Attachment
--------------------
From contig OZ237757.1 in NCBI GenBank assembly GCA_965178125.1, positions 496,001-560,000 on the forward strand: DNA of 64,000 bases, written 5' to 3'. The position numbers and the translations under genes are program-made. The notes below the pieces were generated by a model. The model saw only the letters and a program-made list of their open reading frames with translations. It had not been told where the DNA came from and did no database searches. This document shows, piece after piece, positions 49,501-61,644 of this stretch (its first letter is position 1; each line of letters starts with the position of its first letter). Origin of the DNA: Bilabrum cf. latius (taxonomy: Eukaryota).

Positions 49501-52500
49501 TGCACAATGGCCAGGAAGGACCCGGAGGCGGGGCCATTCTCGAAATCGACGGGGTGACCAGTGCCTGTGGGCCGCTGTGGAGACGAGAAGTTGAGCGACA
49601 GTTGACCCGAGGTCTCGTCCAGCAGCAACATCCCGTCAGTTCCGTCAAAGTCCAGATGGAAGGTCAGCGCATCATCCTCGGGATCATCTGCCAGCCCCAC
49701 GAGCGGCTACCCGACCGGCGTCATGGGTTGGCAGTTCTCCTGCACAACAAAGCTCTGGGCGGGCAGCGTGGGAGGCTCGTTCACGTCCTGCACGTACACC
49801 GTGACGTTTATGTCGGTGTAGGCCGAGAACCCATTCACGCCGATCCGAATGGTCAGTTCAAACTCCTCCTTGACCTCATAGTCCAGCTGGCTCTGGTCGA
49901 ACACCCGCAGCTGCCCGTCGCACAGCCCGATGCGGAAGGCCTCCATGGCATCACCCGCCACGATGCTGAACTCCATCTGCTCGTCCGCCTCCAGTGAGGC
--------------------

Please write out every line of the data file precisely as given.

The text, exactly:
From contig OZ237757.1 in NCBI GenBank assembly GCA_965178125.1, positions 496,001-560,000 on the forward strand: DNA of 64,000 bases, written 5' to 3'. The position numbers and the translations under genes are program-made. The notes below the pieces were generated by a model. The model saw only the letters and a program-made list of their open reading frames with translations. It had not been told where the DNA came from and did no database searches. This document shows, piece after piece, positions 49,501-61,644 of this stretch (its first letter is position 1; each line of letters starts with the position of its first letter). Origin of the DNA: Bilabrum cf. latius (taxonomy: Eukaryota).

Positions 49501-52500
49501 TGCACAATGGCCAGGAAGGACCCGGAGGCGGGGCCATTCTCGAAATCGACGGGGTGACCAGTGCCTGTGGGCCGCTGTGGAGACGAGAAGTTGAGCGACA
49601 GTTGACCCGAGGTCTCGTCCAGCAGCAACATCCCGTCAGTTCCGTCAAAGTCCAGATGGAAGGTCAGCGCATCATCCTCGGGATCATCTGCCAGCCCCAC
49701 GAGCGGCTACCCGACCGGCGTCATGGGTTGGCAGTTCTCCTGCACAACAAAGCTCTGGGCGGGCAGCGTGGGAGGCTCGTTCACGTCCTGCACGTACACC
49801 GTGACGTTTATGTCGGTGTAGGCCGAGAACCCATTCACGCCGATCCGAATGGTCAGTTCAAACTCCTCCTTGACCTCATAGTCCAGCTGGCTCTGGTCGA
49901 ACACCCGCAGCTGCCCGTCGCACAGCCCGATGCGGAAGGCCTCCATGGCATCACCCGCCACGATGCTGAACTCCATCTGCTCGTCCGCCTCCAGTGAGGC